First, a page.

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ECE 3741 Experiment 3: Summing and Differential Op-Amp

Amplifiers

Inverting Summing Amplifier

Figure 1: Inverting Summing Amplifier


Figure 1 shows the circuit schematic for a three-input inverting op-amp summer. The output
voltage is related to the sum of the input voltages. The output voltage is given by
   








 




Each input voltage is multiplied by a gain then added to form the output voltage. The minus sign
in the equation indicates that this is an inverting summer.
This circuit is a three-input inverting summer. Additional inputs may be had by connecting
additional input resistors R4, R5, etc. to the inverting node of the op-amp. Or, input resistors may
be removed for fewer inputs.
Draw the circuit schematic of a single input inverting summing amplifier. This circuit is what
type of circuit that you have seen before? What is the gain of this circuit?

Construct the summing amplifier shown in Figure 1. Set FG CH1 to produce a 1 kHz, 500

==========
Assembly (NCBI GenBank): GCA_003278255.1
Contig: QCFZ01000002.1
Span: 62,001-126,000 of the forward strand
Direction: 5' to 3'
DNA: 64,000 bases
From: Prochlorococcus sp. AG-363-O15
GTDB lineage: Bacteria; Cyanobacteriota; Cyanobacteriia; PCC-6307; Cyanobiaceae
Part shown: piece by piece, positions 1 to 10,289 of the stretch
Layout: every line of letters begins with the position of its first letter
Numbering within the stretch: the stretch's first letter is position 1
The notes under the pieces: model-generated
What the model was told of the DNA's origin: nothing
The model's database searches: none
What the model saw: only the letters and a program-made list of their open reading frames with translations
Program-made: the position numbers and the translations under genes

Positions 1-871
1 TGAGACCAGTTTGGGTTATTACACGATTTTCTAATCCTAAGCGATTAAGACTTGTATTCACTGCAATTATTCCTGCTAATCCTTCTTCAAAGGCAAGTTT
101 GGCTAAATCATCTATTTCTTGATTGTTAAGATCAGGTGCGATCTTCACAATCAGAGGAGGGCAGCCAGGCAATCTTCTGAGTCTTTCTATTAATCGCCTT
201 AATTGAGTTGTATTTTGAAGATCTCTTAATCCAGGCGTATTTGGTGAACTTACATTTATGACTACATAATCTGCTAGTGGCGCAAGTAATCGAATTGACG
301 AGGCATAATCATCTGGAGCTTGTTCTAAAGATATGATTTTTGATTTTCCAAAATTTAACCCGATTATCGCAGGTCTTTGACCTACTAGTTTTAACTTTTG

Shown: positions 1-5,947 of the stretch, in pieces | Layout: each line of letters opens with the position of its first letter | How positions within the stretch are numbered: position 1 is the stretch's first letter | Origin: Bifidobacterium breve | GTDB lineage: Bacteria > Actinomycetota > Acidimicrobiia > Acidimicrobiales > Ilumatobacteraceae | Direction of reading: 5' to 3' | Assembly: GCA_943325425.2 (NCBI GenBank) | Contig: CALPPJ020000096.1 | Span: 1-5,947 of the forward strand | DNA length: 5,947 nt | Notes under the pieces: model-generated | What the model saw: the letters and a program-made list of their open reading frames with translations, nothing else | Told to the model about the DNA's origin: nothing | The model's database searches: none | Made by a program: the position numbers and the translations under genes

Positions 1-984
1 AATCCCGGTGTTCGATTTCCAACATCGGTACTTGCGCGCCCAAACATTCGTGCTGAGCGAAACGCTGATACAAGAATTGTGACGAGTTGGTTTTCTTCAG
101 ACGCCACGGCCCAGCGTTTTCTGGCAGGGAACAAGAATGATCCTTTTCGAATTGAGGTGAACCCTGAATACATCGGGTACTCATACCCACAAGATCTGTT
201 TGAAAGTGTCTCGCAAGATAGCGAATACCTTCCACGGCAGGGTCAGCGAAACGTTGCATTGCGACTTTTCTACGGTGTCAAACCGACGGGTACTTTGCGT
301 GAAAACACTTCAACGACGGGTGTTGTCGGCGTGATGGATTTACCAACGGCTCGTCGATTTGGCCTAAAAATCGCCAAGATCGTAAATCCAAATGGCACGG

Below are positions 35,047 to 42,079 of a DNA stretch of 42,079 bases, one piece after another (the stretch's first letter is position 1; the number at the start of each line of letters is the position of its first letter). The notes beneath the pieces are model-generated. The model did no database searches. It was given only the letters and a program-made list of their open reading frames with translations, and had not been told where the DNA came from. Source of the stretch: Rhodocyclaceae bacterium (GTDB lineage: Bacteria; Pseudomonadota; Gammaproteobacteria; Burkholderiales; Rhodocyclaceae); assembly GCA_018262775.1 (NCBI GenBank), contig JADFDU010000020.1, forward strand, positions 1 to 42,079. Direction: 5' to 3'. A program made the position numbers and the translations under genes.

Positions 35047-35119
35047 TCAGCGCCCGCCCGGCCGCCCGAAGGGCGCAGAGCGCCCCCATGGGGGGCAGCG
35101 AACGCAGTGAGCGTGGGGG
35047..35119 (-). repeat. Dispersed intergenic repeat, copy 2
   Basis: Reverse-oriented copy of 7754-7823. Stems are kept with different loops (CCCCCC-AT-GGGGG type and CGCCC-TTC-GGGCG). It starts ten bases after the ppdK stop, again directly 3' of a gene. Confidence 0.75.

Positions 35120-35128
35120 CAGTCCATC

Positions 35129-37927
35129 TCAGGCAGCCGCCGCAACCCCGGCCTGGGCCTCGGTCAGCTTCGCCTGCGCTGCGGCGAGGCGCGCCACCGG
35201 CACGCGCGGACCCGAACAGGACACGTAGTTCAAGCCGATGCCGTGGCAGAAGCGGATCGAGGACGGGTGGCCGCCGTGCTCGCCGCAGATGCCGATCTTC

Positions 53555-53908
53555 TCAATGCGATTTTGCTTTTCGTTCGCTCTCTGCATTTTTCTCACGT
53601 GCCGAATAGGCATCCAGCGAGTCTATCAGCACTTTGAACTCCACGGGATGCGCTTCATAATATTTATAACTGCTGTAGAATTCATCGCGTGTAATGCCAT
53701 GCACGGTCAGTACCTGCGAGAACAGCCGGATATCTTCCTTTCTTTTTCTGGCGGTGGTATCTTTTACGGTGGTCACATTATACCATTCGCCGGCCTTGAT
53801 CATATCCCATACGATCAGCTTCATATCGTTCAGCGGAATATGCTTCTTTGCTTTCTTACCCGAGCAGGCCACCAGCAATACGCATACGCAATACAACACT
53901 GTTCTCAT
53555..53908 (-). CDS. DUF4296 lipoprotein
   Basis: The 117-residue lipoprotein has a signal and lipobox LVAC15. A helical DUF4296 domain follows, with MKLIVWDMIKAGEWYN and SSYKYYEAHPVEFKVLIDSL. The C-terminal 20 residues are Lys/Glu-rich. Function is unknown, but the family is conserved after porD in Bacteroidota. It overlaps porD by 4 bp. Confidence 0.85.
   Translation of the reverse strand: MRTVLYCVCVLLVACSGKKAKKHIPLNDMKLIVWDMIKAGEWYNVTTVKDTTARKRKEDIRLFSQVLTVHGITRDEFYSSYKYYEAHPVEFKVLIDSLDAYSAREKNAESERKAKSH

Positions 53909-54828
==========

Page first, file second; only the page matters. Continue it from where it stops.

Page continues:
mVpp sine wave. Set CH2 to produce a 1 kHz, 2 Vpp square wave with -90 of phase. Set the
+6 V terminal of your DC Power Supply to produce a +4 V DC voltage.
Calculate the gain that is applied to each input of the summing amplifier. Remember that this is
an inverting summer; sign of the gain matters.

Vg1 Gain: _____________________________________________________________________

Vg2 Gain: _____________________________________________________________________

Vg3 Gain: _____________________________________________________________________

Capture and print the display. On the printed display, label which inputs contribute to which
parts of the waveform for instance, if there is an obvious DC offset, write Vg# component of
output signal. Label all other relevant parts of your printout and title it.
Show your working circuit to your instructor for a check-off.

Check-off: ____________________________________________________________________

Difference Amplifier

Figure 2: Difference Amplifier

Figure 2 shows the circuit schematic of an op-amp difference amplifier. This circuit is also
known as a differential amplifier or diff amp. Its output voltage is the amplified difference of its
two input voltages, V1 and V2. V1 is the inverting input. V2 is the non-inverting input.
The output voltage is given by
 


   


In this equation, V2 V1 is the input differential voltage to the circuit. The gain of the diff amp is
R2/R1.

Figure 3: Difference Amplifier

Figure 3 shows the circuit schematic of a diff amp with a voltage divider input circuit. Assemble
this circuit. Use the 741 op-amp. Connect FG CH1 to the circuit input node Vg; make sure the